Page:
Exhibit focuses on women in civil rights movement

Former Atlanta Hawks guard Mike Glenn recently opened his exhibit “Expanding Civil Rights: With a Focus on Women of the Movement” at the Decatur library, running through Jan. 24 during regular library hours. The opening reception is 6:30-7:30 p.m. Jan. 10 at the library, 215 Sycamore Street, Decatur. Scheduled speakers are Decatur Mayor Patti Garrett and longtime activist Elizabeth Wilson, Decatur’s only black mayor.

During a recent interview Glenn said the display includes over 100 framed pieces of artwork, photographs, newspaper and magazine articles and first edition books. The earliest item is an original article on the 1857 Dred Scott Supreme Court case. There’s also special emphasis within the exhibit on the 50th anniversary of Shirley Chisholm becoming the first black woman elected to Congress.

“What we’re trying to show,” Glenn said, “is that the movement doesn’t just fall into the [conventional] 1955-68 period. It goes back much further and as Andrew Young once told me, ‘we’re still in it.’ Meantime women have been critical all the way through, starting with Dred Scott’s wife Harriett who pushed him to seek his freedom.”

Glenn averaged 7.6 points per game playing in the NBA from 1977-87, including 1981-85 with the Hawks. He’s currently an analyst for the Hawks pre- and post-game shows, though many fans are probably unaware that he’s also something of a renaissance man. He has run the Mike Glenn Camp for the Deaf and the Hard of Hearing since 1980, the nation’s first basketball camp for deaf athletes.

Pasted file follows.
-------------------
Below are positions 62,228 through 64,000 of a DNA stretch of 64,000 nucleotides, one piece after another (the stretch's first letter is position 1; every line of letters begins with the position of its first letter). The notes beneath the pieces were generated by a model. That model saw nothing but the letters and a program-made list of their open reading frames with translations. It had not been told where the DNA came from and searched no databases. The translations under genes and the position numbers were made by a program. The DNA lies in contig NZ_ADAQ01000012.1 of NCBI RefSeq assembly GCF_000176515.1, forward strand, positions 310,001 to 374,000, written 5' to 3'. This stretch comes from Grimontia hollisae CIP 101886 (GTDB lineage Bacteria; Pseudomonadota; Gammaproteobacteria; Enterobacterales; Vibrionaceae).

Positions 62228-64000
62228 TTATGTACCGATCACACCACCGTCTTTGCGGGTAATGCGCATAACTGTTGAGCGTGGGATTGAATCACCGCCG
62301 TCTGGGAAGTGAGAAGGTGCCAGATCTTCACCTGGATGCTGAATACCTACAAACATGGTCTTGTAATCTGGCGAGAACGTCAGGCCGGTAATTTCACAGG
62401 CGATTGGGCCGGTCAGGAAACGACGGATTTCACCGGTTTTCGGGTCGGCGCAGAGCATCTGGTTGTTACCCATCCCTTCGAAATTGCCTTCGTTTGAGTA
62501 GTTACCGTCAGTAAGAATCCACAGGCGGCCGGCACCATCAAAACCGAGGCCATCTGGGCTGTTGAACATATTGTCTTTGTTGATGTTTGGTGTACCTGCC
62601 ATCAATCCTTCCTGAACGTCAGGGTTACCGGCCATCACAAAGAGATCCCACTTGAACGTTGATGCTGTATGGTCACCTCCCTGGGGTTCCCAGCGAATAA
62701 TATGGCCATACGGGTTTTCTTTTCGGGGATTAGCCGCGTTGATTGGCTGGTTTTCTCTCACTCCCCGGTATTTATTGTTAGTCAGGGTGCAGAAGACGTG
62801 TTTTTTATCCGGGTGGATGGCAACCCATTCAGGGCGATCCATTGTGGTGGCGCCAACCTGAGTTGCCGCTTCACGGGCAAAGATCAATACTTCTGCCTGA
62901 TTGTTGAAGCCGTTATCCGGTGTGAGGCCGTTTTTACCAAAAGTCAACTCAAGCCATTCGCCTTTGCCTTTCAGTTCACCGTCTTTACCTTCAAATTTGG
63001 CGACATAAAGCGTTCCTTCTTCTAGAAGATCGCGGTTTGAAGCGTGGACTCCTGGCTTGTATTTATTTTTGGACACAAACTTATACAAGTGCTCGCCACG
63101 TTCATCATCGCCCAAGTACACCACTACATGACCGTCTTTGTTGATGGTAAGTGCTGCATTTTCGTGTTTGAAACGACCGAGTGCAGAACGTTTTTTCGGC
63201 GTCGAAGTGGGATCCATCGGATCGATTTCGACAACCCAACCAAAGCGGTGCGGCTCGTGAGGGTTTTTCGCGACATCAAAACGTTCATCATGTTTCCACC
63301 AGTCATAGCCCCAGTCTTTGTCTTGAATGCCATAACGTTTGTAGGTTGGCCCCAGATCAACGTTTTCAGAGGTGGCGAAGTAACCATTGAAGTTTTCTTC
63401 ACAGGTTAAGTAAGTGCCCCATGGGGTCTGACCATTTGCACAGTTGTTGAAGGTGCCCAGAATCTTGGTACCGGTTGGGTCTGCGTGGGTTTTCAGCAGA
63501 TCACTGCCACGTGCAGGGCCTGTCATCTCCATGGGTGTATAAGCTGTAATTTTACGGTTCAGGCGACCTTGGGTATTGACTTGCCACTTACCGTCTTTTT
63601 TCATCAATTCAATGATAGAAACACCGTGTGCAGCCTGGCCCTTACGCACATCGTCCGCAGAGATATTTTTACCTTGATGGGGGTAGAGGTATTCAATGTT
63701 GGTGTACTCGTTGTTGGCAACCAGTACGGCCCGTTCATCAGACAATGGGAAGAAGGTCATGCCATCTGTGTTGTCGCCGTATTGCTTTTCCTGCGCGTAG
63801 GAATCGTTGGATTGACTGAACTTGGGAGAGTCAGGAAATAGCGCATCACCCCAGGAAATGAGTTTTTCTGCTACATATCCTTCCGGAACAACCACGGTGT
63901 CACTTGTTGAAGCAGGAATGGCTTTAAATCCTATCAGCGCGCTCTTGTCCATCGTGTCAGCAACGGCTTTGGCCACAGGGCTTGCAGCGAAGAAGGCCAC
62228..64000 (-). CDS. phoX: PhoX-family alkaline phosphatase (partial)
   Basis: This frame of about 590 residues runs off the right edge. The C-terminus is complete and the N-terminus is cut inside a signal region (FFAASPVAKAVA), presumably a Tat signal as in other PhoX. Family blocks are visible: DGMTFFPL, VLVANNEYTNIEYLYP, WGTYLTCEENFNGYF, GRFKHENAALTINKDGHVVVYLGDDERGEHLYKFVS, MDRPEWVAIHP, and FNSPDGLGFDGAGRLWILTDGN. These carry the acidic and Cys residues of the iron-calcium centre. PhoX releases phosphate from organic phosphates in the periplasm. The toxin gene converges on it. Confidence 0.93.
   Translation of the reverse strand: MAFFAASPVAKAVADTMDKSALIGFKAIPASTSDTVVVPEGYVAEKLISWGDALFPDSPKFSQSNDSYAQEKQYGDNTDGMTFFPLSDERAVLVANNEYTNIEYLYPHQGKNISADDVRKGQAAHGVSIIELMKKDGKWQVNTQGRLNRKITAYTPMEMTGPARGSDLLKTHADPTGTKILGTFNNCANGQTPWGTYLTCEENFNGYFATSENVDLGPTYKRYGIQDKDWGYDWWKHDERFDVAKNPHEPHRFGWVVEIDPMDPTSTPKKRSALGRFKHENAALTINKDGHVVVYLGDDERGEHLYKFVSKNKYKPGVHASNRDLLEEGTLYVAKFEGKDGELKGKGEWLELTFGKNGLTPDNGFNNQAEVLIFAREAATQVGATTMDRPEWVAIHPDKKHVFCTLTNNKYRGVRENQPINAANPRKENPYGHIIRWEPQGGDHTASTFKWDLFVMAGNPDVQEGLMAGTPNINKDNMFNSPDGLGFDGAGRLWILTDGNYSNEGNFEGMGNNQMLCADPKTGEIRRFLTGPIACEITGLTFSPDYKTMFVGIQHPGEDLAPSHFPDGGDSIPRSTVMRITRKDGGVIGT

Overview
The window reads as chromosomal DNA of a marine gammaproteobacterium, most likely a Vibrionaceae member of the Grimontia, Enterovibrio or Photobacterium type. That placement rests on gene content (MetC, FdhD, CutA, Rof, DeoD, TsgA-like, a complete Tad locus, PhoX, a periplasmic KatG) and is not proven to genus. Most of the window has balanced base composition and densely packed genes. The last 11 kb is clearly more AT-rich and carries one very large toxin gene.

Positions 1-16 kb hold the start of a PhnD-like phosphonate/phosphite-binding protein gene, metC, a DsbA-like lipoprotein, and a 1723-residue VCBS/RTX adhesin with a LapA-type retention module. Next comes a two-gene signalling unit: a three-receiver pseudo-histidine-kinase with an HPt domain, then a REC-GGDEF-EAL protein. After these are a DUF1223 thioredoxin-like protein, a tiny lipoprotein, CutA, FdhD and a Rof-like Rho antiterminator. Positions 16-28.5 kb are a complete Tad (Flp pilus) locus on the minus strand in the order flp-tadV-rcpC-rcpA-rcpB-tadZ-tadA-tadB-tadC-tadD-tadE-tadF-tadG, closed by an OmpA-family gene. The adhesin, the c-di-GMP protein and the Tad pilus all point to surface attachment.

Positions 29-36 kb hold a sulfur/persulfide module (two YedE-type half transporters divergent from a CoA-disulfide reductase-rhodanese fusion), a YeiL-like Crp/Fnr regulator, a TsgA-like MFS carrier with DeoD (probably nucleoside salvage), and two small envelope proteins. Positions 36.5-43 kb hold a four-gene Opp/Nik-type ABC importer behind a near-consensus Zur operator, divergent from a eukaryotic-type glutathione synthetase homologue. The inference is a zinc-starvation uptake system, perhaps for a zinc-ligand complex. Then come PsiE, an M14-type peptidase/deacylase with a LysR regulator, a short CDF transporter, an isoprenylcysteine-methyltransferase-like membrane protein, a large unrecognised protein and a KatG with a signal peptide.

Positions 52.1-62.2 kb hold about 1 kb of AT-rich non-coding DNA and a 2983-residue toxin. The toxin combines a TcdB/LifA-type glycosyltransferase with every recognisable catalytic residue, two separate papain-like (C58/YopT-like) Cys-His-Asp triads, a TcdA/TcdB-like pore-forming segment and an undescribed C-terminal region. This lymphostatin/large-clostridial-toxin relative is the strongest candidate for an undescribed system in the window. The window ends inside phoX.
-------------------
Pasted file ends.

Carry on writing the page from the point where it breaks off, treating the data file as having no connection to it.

He’s authored four biographies of African Americans and works for Atlanta Public Schools as an adult education instructor teaching math, science, social studies, reading and writing (both his parents were teachers).

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He’s also one of the nation’s renowned collectors of first edition volumes on African American history, literature and slave narratives. His most prized book is an original 1773 printing of “Poems on Various Subjects, Religious and Moral,” by Phyllis Wheatly, the first published African-American poet.

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